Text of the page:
A scalable and adaptable standardised user file structure?

I’ve got two more mock exams to cover (both on Monday), some University applications progress has been made, more and more of the ThoughtScore project is inching its way into my WIPUP profile (starting to get to the interesting bit), and I’ve opened Blender again to do a quick animation favour which can be seen in my Uncategorised category.

But this post is nothing to do with those fun and amazing things. No. Today I want to talk about something that warrants 3-4 syllable words being used in the post title.

The ins and outs of operating systems aren’t exactly my speciality but I do know that they have a uniform file structure. In Windows, a lot of system stuff goes in C:\WINDOWS, your user files goes in Documents and Settings, and programs go into Program Files. In Windows inside your user file you automatically get a set of folders such as My Documents, My Pictures, etc. In Linux (and all UNIX I believe) your user’s folder is in /home/username/ and other than having hidden dotfiles to store local application settings it’s basically empty. At most your desktop environment or distro will add a "Desktop" folder.

The question is how should I archive and organise my files such that they’re easy to find, easy to transport, and easy to manage. Sure, the Microsoft approach works for some people, but most of the people I know completely ignore that structure. I’ve been thinking about it for a while and have isolated a few ways people normally try to manage it.

By file extension. It’s easy to find and easy to archive. However it’s difficult to manage once you start getting rare file extensions or files with no extensions. It also becomes a pain when your program output or save files require several files of different types to be grouped together. Files can become strewn all around the computer and projects which require hardlinking to files will easily get out of hand.

By file type. This one is only slightly different to file extension in that people group things by what files are, not their extensions. For example "Images" instead of "jpg", "gif", etc. Pros and cons are similar to above.

By file purpose. This is a project based approach. Files are grouped into their uses, such as "Homework", or "Movies", or "Project X". This is rather commonly used but often clashes occur when used in parallel with others such as File extension or file type, especially when the nature of the project requires hardlinking to file locations.

By file attribute. This is often a temporarily used file structure when people are sorting out files. Such examples include "bobs photos", "to be sorted", "jazz music", etc. The main use of this structure is to make it easier to transport the files or manage a bulk collection of files. The sad story is that these directories persist waaaay past their useful lifetime and prove to be effective cloggers.

By time. Useful for archiving, completely regardless of the content. Used for management and for finding, but rarely useful for transporting files.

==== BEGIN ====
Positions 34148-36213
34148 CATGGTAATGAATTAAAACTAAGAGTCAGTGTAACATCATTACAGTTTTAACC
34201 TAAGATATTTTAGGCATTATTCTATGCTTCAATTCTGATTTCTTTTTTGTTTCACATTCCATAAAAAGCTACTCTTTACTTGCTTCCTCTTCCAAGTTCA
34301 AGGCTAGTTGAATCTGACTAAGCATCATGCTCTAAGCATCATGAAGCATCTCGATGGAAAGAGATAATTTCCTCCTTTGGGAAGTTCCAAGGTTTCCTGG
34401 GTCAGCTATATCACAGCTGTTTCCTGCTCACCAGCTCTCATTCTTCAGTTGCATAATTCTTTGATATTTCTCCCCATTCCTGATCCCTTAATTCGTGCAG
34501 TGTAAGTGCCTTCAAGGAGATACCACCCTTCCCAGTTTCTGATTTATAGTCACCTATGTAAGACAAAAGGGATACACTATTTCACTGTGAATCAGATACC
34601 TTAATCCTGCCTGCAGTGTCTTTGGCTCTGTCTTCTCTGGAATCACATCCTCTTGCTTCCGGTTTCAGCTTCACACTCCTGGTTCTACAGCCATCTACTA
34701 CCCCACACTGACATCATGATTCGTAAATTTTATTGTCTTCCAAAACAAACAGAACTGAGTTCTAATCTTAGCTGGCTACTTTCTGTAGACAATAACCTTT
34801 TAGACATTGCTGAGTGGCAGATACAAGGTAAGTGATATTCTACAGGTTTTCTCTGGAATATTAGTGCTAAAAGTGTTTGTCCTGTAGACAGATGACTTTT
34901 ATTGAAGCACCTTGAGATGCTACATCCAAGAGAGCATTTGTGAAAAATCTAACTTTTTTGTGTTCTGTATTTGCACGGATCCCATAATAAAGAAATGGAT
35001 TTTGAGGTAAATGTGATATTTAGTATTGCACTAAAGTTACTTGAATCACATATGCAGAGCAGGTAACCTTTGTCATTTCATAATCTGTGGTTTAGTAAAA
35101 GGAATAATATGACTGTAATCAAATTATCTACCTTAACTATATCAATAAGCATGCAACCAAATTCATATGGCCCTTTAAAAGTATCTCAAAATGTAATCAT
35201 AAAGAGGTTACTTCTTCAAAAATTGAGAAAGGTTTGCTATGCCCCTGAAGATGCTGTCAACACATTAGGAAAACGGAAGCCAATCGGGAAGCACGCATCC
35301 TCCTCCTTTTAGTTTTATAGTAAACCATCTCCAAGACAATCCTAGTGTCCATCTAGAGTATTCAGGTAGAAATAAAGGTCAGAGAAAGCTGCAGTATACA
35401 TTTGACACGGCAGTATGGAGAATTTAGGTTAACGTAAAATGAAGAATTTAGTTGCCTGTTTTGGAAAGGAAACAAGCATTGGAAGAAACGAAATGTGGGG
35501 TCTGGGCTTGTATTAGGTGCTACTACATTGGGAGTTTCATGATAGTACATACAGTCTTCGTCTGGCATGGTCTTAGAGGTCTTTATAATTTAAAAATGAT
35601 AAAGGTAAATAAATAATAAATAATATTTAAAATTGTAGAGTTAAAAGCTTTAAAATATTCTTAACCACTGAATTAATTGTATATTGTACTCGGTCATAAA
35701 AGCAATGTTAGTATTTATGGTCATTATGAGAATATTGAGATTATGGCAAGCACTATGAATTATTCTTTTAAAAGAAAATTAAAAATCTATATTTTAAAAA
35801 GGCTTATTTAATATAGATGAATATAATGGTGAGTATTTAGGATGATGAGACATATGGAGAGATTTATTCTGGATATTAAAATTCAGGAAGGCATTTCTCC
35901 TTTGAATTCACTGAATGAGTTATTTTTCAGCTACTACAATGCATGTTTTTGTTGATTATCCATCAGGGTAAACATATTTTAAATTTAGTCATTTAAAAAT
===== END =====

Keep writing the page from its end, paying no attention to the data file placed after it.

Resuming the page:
By referenced location. Some files are put in locations regardless of semantic value and instead for technical convenience – for example dotfiles, plaintext, logs, tmp, backup files, and referenced files from other apps (scripts, programs, graphic projects).

By organised chaos. This is probably how almost every single Windows user’s desktop looks like. A complete mess of random rubbish used to dump stuff. Files are strewn regardless of any attribute and found through searching, indexed searches, and file manager filters.

Now of course searching for the zen of a users’ file structure will only end when a structure is able to accomodate a large number of files, a project-based workflow, technical restraints, archives, and miscellaneous files. In this case it’s useful to define what "accomodate" means, which is an ability to easily find a desired file, to sort and prune undesired or irrelevant files, to prevent duplication, to transport similar files easily (eg: all within one directory), to quickly break down a collection into manageable chunks, and to allow any newcomer to intuitively adapt to your filesystem.

I currently run a structure where my homefolder is where I dump active files, I have a primarily "file type" structure, archives are done through "file purpose" (I despise time), and projects have their own substructures which are completely dependent on referenced locations. For me the biggest inconvenience is referenced locations, where I find myself unable to bulk manage files simply because of the inconvenience of have to re-reference their location. The rest is chaos. All in all, miles away from my personal zen.

Anybody who’s achieved a personal zen are welcome to share.


Tech tip #4: Copy a random set of files from a directory.

More for archival purposes than anything, today I wanted to copy some songs out of my serious mess of a music "collection" onto my microSD card. I didn’t want to have to choose and I haven’t rated my songs so that wouldn’t help. Instead I wanted a random selection of songs. I’m not a bashmaster (absolutely pathetic at it, actually) but this is what I ended up using – after symlinking all of the various directories I had my files under together:

find -L /home/drive/music -type f -name "*.mp3" | sort -R | tail -n100 | while read file; do cp "$file" /media/disk/music/; done

-n100 represents how many files are going to be copied. Hope it helps somebody! Of course any improvements are welcome.